Now we've got the theory down, but what is dermaplaning actually like in practice? Treatments vary depending on where you go. At Dr David Jack Clinic, skincare acids are applied first. “Acids kick start the exfoliation process,” says Dr Jack, “we apply a bespoke combination of different acids, depending on the individual’s skin type.” For instance, if a client has rosacea or is following a skincare routine for sensitive skin, Dr Jack recommends azelaic acid – “it’s very calming and anti-inflammatory.”
Next step, dermaplaning. “The practitioner will use a sharp surgical blade to gently slough off dead skin cells and vellus hair,” says Estelle, “the blade is run over sections of the face in a repetitive motion.” While the treatment isn’t painful, “some clients report a slight tickle or soft scraping sensation,” advises Estelle, who recommends watching videos online to get a feel for the treatment – “it’s very satisfying to watch.”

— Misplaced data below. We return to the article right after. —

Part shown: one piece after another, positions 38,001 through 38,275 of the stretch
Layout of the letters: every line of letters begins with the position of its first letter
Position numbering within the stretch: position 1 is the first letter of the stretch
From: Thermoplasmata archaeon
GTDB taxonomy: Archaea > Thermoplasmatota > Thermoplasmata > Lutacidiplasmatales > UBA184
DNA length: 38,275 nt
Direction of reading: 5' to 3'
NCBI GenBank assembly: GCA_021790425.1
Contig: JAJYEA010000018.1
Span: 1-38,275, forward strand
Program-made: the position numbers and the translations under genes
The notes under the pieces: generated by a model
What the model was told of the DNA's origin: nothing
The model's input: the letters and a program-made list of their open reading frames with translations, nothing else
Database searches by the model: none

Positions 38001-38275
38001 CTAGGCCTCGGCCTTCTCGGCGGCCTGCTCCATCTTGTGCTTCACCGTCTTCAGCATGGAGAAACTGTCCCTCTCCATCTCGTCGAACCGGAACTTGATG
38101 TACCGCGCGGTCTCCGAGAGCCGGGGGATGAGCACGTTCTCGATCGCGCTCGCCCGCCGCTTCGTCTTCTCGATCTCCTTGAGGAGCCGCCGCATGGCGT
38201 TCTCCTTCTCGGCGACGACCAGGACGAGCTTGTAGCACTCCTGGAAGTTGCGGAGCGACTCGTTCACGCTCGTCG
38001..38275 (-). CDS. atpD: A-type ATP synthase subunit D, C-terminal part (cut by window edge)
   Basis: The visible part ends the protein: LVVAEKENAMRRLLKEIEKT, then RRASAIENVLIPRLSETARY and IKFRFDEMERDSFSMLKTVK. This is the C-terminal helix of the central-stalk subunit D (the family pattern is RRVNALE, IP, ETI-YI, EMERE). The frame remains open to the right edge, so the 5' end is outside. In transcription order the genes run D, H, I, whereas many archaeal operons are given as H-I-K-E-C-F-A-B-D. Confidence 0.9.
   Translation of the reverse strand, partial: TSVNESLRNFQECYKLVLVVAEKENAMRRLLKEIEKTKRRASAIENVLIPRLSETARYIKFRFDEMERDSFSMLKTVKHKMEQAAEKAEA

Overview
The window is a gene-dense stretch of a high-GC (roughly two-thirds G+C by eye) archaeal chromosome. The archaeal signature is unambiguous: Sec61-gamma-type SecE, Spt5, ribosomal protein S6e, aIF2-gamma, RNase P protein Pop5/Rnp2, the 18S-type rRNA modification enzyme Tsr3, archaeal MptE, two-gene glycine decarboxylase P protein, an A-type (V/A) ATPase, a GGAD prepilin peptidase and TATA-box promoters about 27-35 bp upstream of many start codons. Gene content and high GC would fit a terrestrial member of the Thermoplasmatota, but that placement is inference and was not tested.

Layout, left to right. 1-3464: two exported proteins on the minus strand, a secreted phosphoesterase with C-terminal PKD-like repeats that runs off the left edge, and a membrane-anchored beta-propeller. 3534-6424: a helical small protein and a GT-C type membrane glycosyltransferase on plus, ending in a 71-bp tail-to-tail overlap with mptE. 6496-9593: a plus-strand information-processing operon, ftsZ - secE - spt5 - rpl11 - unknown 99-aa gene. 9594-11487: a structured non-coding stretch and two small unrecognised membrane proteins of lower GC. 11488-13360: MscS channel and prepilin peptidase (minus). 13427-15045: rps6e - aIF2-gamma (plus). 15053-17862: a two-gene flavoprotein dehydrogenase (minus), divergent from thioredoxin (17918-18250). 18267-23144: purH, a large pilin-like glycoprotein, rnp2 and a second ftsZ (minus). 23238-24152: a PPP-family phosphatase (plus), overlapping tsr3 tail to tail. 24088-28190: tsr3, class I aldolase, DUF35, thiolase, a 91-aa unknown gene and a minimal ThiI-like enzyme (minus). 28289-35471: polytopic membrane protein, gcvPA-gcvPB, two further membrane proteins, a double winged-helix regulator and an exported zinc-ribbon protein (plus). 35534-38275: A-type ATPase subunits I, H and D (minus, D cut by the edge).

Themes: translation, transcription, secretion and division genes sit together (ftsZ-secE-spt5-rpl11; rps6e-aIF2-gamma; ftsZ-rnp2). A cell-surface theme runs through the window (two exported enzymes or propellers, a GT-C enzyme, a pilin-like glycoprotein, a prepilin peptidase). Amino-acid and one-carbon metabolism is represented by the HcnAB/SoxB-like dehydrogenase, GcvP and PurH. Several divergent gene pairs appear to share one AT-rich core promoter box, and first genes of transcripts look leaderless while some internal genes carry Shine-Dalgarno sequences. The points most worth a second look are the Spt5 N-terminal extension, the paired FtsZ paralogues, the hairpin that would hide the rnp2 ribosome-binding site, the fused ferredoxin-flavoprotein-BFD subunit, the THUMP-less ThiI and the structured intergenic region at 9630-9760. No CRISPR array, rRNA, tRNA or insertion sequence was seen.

What are the benefits of dermaplaning?
“The removal of vellus hair and superficial skin cells can work wonders for the complexion,” says Estelle. “Your skin will appear brighter and more youthful with a smooth, even skin tone and reduced pigmentation,” adds Dr Jack. And because the dead skin cells have been removed – “topical products that are applied post-treatment will work more effectively, as they penetrate deeper into the skin.”
So far, so good. But what is dermaplaning known for in terms of associated risks? “There is no risk of scarring or hairs growing back thicker,” assures Dr Jack, “but a small risk would include potential breakouts, redness, or irritation.”
How long do the results last?